Internet marketing (and business in general) is certainly a rollercoaster of highs and lows. The higher the highs get, the further there is to fall. It’s important to remember that without the lows, there wouldn’t be a high. There’s been many times where I have campaigns that completely tank and go from hero to zero in a day. I sit back, tell myself “Alright, just do some work on it and you’ll revive this”. After a week of work, it’s not getting better. After 2 weeks there’s still nothing; it’s enough to just call it quits on that offer and move on. 2 weeks after that and I still haven’t found an offer I can profit on. The longer I go without seeing anything positive, the more bleek my reality becomes. Once I let that happen to myself, my motivation drops, I work less, and generally just become extremely counter-productive. The trick is trying to stay high even when things are low. This quote is a good reminder that pain and sacrifice are all part of the process, and becoming depressed and counter-productive about it won’t do anybody any good.

Hitting bottom isn’t a weekend retreat. It’s not a goddamn seminar. Stop trying to control everything and just let go! LET GO!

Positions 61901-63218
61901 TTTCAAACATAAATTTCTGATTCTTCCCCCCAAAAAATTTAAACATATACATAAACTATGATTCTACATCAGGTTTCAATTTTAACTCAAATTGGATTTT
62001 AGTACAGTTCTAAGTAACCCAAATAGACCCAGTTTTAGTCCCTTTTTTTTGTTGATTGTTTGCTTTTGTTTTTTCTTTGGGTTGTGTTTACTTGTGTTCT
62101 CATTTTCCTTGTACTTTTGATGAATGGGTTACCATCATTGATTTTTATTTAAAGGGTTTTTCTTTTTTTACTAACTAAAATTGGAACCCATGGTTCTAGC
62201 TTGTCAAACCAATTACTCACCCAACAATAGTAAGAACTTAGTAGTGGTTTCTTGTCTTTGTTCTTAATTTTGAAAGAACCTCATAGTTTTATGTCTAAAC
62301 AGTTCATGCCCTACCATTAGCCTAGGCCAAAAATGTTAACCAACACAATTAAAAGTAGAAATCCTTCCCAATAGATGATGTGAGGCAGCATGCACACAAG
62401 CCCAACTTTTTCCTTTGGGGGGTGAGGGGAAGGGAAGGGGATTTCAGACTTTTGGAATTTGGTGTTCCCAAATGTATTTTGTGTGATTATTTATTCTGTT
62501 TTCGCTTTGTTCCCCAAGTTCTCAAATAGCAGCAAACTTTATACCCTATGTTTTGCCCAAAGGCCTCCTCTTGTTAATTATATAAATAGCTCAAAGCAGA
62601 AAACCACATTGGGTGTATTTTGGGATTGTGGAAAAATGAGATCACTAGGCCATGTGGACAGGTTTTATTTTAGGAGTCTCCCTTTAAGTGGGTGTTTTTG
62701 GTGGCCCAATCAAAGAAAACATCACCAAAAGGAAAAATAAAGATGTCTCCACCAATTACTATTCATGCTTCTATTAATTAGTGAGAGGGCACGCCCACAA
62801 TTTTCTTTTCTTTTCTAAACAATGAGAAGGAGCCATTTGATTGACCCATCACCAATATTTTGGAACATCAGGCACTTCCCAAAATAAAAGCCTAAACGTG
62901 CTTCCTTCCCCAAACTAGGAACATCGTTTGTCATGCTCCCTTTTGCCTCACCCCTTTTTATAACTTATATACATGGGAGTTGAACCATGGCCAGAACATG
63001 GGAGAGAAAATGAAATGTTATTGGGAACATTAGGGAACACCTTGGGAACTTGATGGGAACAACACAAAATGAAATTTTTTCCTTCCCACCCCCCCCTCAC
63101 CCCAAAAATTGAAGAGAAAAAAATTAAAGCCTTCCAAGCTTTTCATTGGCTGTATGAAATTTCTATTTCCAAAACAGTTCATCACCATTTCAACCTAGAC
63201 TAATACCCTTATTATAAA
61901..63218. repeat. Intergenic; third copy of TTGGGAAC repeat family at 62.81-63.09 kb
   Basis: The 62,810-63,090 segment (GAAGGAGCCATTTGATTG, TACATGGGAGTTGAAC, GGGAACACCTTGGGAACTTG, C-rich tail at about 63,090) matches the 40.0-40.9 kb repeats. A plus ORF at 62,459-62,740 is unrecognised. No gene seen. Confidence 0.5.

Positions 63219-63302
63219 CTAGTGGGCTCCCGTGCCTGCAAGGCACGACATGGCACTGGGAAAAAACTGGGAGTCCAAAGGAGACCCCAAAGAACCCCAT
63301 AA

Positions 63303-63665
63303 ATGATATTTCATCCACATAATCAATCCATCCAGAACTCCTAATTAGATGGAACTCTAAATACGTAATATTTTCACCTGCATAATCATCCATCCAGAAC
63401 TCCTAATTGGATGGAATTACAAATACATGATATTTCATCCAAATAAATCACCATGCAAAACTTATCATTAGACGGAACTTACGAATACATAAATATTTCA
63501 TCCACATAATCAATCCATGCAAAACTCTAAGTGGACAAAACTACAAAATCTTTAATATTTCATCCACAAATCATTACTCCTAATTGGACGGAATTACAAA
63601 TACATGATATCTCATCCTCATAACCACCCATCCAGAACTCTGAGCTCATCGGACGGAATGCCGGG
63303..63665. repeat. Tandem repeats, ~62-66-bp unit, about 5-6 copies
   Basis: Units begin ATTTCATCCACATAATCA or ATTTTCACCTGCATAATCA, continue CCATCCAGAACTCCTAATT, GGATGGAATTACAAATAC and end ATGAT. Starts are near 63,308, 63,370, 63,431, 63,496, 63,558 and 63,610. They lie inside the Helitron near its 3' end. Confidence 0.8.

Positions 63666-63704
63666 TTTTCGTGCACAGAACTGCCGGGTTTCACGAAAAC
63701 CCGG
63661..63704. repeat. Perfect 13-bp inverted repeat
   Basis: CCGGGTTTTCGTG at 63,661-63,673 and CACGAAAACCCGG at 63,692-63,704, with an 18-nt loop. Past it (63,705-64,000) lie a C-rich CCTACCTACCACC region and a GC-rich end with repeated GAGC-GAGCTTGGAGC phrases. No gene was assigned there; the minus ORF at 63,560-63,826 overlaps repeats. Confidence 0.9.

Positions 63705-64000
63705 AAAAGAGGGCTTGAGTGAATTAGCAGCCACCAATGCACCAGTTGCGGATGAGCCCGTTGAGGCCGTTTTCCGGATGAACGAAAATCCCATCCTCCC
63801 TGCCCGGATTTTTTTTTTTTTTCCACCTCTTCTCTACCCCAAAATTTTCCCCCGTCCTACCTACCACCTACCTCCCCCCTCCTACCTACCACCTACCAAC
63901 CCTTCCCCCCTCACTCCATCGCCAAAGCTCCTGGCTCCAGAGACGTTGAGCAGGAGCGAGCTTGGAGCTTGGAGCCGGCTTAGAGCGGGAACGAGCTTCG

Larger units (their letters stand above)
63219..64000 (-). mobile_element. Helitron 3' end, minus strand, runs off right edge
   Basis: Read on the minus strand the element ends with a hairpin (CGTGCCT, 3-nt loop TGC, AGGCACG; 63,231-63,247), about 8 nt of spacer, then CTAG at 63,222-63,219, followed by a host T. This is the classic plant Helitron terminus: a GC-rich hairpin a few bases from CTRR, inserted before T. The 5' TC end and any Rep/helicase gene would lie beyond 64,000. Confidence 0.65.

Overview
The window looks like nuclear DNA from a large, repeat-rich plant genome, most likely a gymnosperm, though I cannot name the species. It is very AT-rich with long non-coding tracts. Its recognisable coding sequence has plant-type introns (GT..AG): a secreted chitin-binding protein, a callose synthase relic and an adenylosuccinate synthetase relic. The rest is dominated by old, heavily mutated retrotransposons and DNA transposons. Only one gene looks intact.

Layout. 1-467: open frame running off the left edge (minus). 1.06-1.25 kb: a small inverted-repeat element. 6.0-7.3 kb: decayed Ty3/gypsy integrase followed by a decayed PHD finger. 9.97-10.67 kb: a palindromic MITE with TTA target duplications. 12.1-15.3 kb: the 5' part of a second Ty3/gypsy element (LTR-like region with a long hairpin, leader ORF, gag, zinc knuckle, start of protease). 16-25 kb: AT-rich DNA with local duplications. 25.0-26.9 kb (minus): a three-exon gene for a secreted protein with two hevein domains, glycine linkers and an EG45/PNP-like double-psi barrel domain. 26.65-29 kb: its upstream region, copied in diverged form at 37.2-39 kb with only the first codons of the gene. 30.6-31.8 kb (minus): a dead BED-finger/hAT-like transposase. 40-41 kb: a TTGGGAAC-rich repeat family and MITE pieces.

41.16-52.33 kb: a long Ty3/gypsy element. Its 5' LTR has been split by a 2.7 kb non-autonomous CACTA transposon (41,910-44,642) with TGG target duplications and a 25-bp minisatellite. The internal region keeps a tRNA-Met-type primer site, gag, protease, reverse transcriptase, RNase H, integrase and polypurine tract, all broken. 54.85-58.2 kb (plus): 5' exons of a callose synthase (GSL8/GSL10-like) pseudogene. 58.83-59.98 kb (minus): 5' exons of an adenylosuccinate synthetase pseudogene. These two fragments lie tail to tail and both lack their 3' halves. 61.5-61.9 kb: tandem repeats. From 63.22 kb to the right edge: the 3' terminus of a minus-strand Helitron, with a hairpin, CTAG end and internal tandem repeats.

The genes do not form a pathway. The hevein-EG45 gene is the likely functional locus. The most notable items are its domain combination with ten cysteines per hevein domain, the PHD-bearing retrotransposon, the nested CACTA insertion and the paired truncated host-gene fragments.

Sometimes campaigns just won’t work for you, no matter how much you try to make it work. At a certain point you have to be bold enough to just accept that you lost X amount of money, and move on. The more you try to control the situation, the deeper into shit you’ll become. Letting go is something any good marketer knows how to do. The skill of it is learning exactly when the best time to let go is.

You wanna make an omelet, you gotta break some eggs.

You can’t expect to magically turn $10 into $100 on your first try. You’re going to lose money, you might partially “break” your bank account, but that’s the only way you’re going to learn how to really make money.

That concludes philosophy hour for today. I’ll try to post something more tangible soon.

Cross-Browser Compatibility Calamity

This is a guest post written by Kate Carpenter, a designer over at a newly started design and development studio focused on web-only projects, Fireworksable.